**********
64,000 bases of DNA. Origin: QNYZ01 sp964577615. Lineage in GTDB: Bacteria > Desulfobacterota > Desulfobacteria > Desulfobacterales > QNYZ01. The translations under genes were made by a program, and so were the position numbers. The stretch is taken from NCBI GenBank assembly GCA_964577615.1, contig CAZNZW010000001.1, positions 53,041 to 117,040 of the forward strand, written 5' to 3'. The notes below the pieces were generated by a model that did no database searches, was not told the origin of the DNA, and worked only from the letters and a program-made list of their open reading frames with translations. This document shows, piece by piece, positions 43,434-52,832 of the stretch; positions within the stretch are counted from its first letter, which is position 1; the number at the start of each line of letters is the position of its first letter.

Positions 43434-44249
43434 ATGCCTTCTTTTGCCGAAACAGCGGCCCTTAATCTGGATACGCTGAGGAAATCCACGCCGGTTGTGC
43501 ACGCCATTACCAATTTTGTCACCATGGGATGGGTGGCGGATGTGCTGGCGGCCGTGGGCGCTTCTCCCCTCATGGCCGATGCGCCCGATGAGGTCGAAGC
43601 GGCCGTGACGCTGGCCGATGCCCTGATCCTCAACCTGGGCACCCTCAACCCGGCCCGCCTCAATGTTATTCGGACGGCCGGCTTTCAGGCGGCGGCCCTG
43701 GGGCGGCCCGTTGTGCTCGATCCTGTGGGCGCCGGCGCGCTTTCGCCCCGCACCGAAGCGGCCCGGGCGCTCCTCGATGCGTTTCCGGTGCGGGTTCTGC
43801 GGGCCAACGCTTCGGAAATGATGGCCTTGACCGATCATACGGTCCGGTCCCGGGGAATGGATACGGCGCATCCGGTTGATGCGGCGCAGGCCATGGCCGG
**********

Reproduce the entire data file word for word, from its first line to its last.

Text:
64,000 bases of DNA. Origin: QNYZ01 sp964577615. Lineage in GTDB: Bacteria > Desulfobacterota > Desulfobacteria > Desulfobacterales > QNYZ01. The translations under genes were made by a program, and so were the position numbers. The stretch is taken from NCBI GenBank assembly GCA_964577615.1, contig CAZNZW010000001.1, positions 53,041 to 117,040 of the forward strand, written 5' to 3'. The notes below the pieces were generated by a model that did no database searches, was not told the origin of the DNA, and worked only from the letters and a program-made list of their open reading frames with translations. This document shows, piece by piece, positions 43,434-52,832 of the stretch; positions within the stretch are counted from its first letter, which is position 1; the number at the start of each line of letters is the position of its first letter.

Positions 43434-44249
43434 ATGCCTTCTTTTGCCGAAACAGCGGCCCTTAATCTGGATACGCTGAGGAAATCCACGCCGGTTGTGC
43501 ACGCCATTACCAATTTTGTCACCATGGGATGGGTGGCGGATGTGCTGGCGGCCGTGGGCGCTTCTCCCCTCATGGCCGATGCGCCCGATGAGGTCGAAGC
43601 GGCCGTGACGCTGGCCGATGCCCTGATCCTCAACCTGGGCACCCTCAACCCGGCCCGCCTCAATGTTATTCGGACGGCCGGCTTTCAGGCGGCGGCCCTG
43701 GGGCGGCCCGTTGTGCTCGATCCTGTGGGCGCCGGCGCGCTTTCGCCCCGCACCGAAGCGGCCCGGGCGCTCCTCGATGCGTTTCCGGTGCGGGTTCTGC
43801 GGGCCAACGCTTCGGAAATGATGGCCTTGACCGATCATACGGTCCGGTCCCGGGGAATGGATACGGCGCATCCGGTTGATGCGGCGCAGGCCATGGCCGG